Fast growing China and India may be important players but the emerging economic giants alone do not have the clout to drag the global economy out of its worst slump since the 1930s, analysts say.
China, ranked the world's third largest economy after the United States and Japan, grew 7.9 per cent in the second quarter this year while India expanded 5.8 per cent in the three months to March.
Chinese and Indian demand has largely kept raw material prices afloat this year -- a key plus for exporting countries such as Australia and Brazil -- while also offering hope against the prevailing gloom.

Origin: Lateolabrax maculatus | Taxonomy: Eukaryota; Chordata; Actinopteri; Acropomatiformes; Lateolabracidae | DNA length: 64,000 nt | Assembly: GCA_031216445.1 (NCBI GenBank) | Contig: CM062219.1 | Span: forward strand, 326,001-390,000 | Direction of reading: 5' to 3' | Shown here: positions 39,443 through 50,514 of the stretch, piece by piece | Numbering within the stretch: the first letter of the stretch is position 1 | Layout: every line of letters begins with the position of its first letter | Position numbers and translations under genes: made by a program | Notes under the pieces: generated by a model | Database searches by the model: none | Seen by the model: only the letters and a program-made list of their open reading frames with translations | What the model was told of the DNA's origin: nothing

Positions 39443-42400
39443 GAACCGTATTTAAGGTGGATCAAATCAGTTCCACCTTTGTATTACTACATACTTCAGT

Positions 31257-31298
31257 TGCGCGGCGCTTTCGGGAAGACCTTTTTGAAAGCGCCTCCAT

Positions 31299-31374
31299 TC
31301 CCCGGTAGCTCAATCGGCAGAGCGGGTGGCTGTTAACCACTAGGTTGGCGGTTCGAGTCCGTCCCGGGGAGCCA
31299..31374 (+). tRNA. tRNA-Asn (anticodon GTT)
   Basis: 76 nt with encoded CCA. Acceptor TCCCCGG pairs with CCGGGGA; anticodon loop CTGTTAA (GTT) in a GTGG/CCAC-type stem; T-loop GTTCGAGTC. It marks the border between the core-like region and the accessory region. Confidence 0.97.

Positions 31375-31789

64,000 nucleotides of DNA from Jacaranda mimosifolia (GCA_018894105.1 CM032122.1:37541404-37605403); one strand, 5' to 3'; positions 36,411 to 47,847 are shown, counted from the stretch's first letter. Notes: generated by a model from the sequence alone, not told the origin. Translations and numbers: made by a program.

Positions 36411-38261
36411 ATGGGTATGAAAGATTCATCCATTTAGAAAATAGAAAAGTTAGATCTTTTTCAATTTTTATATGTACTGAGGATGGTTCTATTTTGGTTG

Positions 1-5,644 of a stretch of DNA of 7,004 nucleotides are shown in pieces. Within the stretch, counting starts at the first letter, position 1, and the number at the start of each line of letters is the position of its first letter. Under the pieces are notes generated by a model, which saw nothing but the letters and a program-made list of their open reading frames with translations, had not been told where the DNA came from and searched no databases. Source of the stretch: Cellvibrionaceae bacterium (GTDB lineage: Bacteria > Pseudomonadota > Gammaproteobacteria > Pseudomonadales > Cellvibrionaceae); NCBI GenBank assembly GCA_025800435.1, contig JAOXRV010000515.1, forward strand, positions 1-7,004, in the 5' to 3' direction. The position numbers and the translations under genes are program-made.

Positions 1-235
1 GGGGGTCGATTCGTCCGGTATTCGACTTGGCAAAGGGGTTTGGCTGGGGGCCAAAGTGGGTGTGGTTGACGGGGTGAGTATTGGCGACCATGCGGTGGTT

The two countries "send out a positive message at a time when the trend is dark and this can help reassure the markets," said Michel Fouquin, international affairs analyst in Paris.
But beyond this psychological comfort, China and India have only a marginal impact on the wider global economy because they are exporters with limited domestic demand -- ultimately, they are relying on the developed world to recover first before they too can move ahead once more.
"I'm much less convinced that either China or India can (provide) a significant boost to other economies," said Eswar Prasad of Cornell University.
"Both can provide an indirect boost by maintaining domestic demand and providing a sense of confidence to the world economy but their contribution to the world economy is going to remain modest," Prasad said.